You’d think, after being married to a Navy guy for so many years, I’d know military time jargon by now. But when my husband, Francis, tells me he’s got a dentist appointment at “sixteen-thirty,” I start counting on my fingers and mumbling, “Subtract two …”
Although I did manage to memorize Francis’ social security number (it’s seared into my psyche like a tattoo), I’ve never been one of those military spouses who internalized acronyms and military idioms. To this day, I still get confused.
This Sunday, Daylight Savings Time (DST) begins, which further complicates time-telling for military folks. DST sounds simple — sets the clocks forward one hour in March and back one hour in November to take advantage of early daylight. We pronounce “spring forward, and fall back” as if we’re reading from a rudimentary Dick and Jane book, but in reality, calculating time in different parts of the world is a mind-boggling task when you take into account time zones, local time, universal time, solar time, longitude, and the tilt of the Earth’s axis.
To start, only 48 of the 50 states recognize DST. Hawaii, Arizona, and the US’s tropical territories don’t change clocks. However, Navajo Americans on native reservations in Arizona use DST. Go figure.
Most industrialized nations recognize DST, but the majority of the world’s population do not, since China, India and most countries in Africa never change clocks. Conversely, Argentina, Chile, Iceland, Singapore, Uzbekistan, Belarus, Turkey and Northern Cyprus use DST year-round.
Add to that quagmire the 25 time zones across the world, each one based on Greenwich Mean Time (GMT). Greenwich, England, a suburb of London, happens to be zero degrees longitude and has a royal observatory that tracks the position of the sun. Noon GMT is when the sun is directly over the Greenwich meridian, but since the Earth’s rotational variables cause discrepancies, GMT noon is the annual average of those times. Struggling to wrap your brain around GMT? Don’t bother, because Coordinated Universal Time (which, for reasons too complicated to explain here, is abbreviated as “UTC” rather than “CUT”) has replaced GMT as the primary standard for world time. UTC is more precise than GMT (although it is criticized for including “leap seconds” — don’t ask) and has been recognized since 1960 as the true basis from which all time is calculated.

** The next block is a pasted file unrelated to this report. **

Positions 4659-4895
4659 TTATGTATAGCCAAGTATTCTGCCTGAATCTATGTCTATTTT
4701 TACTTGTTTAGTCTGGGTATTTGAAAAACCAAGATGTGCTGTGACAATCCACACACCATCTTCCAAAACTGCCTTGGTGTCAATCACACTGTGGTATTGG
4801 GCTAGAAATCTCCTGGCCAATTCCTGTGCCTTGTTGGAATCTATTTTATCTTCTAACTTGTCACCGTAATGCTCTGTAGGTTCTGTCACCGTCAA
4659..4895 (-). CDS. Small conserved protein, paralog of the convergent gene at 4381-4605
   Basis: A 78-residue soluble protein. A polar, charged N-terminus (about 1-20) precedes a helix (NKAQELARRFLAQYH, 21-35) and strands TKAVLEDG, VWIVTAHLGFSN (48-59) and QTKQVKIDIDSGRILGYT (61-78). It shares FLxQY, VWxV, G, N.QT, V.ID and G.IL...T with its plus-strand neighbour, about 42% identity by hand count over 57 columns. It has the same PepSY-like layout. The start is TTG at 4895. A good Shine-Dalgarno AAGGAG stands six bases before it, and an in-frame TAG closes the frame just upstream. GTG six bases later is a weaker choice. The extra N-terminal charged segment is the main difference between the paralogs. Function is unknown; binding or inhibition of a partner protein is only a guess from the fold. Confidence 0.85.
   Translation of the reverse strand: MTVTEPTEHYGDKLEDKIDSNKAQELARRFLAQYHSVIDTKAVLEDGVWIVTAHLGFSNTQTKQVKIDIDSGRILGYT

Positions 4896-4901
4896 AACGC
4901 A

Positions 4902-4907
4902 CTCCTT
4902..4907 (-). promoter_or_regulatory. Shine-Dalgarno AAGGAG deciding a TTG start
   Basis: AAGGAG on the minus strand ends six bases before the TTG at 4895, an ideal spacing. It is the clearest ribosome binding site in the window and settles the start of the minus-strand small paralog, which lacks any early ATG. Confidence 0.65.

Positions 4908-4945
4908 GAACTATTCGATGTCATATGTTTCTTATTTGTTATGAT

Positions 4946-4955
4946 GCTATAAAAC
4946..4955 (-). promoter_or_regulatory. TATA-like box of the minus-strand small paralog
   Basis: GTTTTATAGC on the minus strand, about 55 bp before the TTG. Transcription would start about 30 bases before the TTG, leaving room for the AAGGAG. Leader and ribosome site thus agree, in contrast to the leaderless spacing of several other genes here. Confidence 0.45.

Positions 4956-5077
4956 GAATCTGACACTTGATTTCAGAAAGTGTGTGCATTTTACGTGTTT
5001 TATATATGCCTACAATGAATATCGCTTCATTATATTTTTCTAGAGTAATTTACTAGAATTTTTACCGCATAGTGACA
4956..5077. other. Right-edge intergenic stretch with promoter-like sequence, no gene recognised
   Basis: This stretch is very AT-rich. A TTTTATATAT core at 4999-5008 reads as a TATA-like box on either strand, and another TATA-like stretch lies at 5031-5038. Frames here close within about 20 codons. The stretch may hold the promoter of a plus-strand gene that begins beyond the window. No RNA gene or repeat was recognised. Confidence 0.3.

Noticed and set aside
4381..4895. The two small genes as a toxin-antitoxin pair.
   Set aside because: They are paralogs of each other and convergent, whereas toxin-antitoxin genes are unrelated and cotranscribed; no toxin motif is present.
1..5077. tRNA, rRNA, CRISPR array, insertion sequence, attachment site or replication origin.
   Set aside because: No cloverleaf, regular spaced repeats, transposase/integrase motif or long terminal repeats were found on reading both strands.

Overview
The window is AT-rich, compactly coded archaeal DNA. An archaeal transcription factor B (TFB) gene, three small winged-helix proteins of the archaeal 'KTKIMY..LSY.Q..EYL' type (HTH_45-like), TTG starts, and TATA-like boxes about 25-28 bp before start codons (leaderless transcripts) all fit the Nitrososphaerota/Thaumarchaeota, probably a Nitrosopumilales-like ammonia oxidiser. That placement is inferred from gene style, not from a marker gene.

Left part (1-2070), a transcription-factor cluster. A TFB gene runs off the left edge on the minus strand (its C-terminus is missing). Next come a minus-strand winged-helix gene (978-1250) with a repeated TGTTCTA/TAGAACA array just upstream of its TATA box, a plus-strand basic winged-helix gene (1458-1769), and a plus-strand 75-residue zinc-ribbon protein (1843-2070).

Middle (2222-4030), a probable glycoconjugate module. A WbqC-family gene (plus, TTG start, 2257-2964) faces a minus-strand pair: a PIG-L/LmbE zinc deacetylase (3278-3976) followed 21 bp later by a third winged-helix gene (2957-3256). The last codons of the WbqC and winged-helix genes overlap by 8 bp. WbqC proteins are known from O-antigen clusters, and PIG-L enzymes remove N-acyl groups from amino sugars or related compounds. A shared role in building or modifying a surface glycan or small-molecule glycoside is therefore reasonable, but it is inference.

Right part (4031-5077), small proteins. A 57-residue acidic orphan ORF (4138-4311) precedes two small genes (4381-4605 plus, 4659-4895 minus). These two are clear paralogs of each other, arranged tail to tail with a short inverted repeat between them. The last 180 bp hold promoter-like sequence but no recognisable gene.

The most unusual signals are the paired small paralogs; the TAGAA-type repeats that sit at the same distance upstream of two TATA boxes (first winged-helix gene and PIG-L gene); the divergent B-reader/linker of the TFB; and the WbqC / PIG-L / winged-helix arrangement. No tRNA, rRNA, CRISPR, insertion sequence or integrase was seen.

GMT and UTC start with Z or Zulu time zone, with 12 zones to the east, and 12 to the west, ending at the International Date Line in the Pacific Ocean. For every time zone east of Zulu, an hour is added. For every time zone west of Zulu, an hour is subtracted.
But brace yourself, because in the zones on either side of the International Date Line, time is exactly the same, only one day apart. Which means that if there were two different boats floating on either side of the International Date Line within sight of each other, it can be noon on Monday in one boat, and noon on Tuesday in the other.
If your brain hasn’t exploded by now, consider that the US military uses a 24-hour scale for local time zones, using DST where recognized (ex., 3:30 p.m. = 1530), but uses a 24-hour scale for Zulu time for operational communications across time zones. For example, the time to begin an airstrike might be communicated as 1850Z, which is 6:50 p.m. UTC. Which, by the way, is 1:50 p.m. Eastern Standard Time, unless it is Daylight Savings Time, which will make it 12:50 p.m. Eastern Standard Time.
Make sense? I didn’t think so.
So, this Sunday, if you are stationed in Germany which recognizes DST, and your spouse is on a ship somewhere off the coast of Japan, which doesn’t recognize DST, and you agree to call each other at exactly 6 p.m. Eastern Standard Time, then what time should you make the call?
I have no flipping clue. I would recommend calling every five minutes until someone picks up. Or just send an email.
There is only one thing I know for certain: At O-dark-thirty on Sunday, I’ll be losing an hour of sleep.